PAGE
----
Thursday, February 28, 2008

Memoirs of a babysitter. Part I

I lost my first tooth in first grade – my teacher pulled it and sent me home with the little white nugget taped to a note. She put the note in an envelope in my backpack and told me to give it to my mom. I thought I was in trouble. Something about her fingers pinching and tugging at my loose baby tooth felt odd, and I was sure she’d been angry about the inconvenience and the blood. Turns out she wasn’t. The note was addressed to the tooth fairy, and relayed to her how well I was doing in school and what a pleasure I was to have in class. My mom smiled and hugged me and she and my brothers and I got on our bicycles after dinner and rode to the neighborhood ice cream store for a treat. I was proud, my mom was proud, my two big brothers were probably proud.

So that’s how you made a kid feel good, I decided at six. You pull their tooth and write nice things about them in a note to the tooth fairy. Simple stuff, really. It should be simple, making a kid happy.

Ten years later, a colleague of my dad’s was going through a divorce. His wife, a cold and busy therapist, and he, a withdrawn and awkward civil engineer, had decided just a few years prior to adopt a young boy. As I recall, the woman was actually a child psychologist, and the young boy they brought home was clearly troubled. A seemingly perfect fit for their quiet, intelligent house. Her training and his awkward compassion could help this kid. We lived down the street from them at the time, and I remember when he was new in the neighborhood. He didn’t play well with the other children, and he was often sent home for being to rough or downright violent. The boy, Jason, was disturbed and angry, even at four.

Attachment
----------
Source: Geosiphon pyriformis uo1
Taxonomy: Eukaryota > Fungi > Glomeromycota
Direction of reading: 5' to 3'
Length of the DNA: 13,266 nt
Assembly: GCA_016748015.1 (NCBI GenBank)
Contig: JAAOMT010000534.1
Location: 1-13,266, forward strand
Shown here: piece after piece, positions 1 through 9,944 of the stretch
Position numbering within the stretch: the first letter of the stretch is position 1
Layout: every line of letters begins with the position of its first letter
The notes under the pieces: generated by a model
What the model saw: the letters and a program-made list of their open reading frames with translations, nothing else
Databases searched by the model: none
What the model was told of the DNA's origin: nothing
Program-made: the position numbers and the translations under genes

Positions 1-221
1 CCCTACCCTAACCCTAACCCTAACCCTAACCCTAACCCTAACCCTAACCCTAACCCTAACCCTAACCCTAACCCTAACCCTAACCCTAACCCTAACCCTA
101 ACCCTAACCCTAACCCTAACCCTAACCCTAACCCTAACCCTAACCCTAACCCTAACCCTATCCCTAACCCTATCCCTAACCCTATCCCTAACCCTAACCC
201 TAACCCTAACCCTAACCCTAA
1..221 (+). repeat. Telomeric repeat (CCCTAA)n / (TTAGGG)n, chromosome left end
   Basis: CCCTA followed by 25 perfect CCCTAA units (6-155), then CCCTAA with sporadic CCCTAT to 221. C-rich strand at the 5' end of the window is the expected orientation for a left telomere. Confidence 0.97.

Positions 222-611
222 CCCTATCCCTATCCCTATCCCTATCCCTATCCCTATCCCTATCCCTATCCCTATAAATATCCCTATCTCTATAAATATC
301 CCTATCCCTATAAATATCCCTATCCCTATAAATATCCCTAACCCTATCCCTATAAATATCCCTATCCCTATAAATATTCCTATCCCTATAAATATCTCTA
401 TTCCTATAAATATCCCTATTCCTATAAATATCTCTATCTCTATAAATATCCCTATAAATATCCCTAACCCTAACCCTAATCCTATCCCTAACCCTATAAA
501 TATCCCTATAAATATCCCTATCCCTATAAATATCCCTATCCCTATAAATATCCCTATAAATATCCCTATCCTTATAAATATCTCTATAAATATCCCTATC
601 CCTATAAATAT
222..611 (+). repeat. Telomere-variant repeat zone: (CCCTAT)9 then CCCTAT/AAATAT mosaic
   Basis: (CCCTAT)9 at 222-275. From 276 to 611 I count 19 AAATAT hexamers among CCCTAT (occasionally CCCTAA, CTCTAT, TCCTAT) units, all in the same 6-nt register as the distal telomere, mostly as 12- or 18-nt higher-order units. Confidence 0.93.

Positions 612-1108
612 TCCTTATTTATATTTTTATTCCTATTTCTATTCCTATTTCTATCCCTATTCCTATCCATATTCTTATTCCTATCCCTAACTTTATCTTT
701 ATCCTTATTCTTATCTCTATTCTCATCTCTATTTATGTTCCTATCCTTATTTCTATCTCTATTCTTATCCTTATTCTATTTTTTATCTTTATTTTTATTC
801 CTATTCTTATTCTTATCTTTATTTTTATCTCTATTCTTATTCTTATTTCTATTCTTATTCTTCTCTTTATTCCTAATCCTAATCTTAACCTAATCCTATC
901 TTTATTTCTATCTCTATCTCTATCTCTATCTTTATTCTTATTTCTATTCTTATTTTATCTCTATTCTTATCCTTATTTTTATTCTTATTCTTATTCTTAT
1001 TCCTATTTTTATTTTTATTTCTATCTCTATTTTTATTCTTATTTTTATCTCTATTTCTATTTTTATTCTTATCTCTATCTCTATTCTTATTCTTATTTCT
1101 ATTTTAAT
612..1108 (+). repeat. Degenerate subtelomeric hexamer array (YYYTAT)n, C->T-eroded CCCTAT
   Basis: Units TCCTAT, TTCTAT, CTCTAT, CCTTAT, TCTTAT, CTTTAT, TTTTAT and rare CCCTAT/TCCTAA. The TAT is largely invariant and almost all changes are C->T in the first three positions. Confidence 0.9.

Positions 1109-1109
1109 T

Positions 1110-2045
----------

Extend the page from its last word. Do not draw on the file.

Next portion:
Three years after he’d been adopted, in the midst of the divorce the man hired me to help care for and tutor Jason after school. I was to pick him up from school, 2nd grade – the same as my little brother, walk him home, fix him a snack, and review his school work with him.

But there was more than that. When the woman left (for another man, I think), she took most of the furniture and housewares. Jason stayed mostly with his dad, so in the last few years I’ve realized that she probably didn’t take his toys, and that perhaps he never really had any to begin with. The house was a cheaply made ranch home, straight out of the early 80s. Orange glass in the door and light fixtures, rust-colored carpet, stain-glass patterned linoleum everywhere. With the majority of the furniture gone, it felt like I was walking through a house in the midst of a move. Living room, empty. Spare room, empty. Beds and side dressers, a cheap dining room table, a washer and dryer – that was about it.

I should say here, I grew up in the generation of young women that really knew how to babysit. We didn’t need CPR classes or babysitting certifications from the YMCA – we had task-minded parents and heavy sibling-care responsibilities. My mom was single with my older brothers and me for many years, and I knew what it meant to her to come home to a clean house and fed children. That’s what women of my age know about babysitting. You cleaned all the dishes, tidied up the kid’s room, read stories, played games, made dinner, cleaned up after yourself. If something looked like it needed to be done, you did it.

At Jason and his lonely dad's house, everything needed to be done. Life needed to be done. I was getting paid six dollars an hour to do it.

2 Comments:

Blogger Rayne of Terror said...

I'm sucked in, can't wait for more.

2/28/2008 6:34 PM  
Blogger Ortizzle said...

I washed dishes, made dinner, folded cloth diapers, swept, mopped, kept young boys from aiming slingshots at helpless frogs, managed to keep the TV from crashing to the floor, and occasionally got the kids in bed at their expected bed time. And all for 50 cents an hour. Which went up to a whole dollar an hour when I babysat in college.

I am so looking forward to the next installment.

3/01/2008 10:45 AM  

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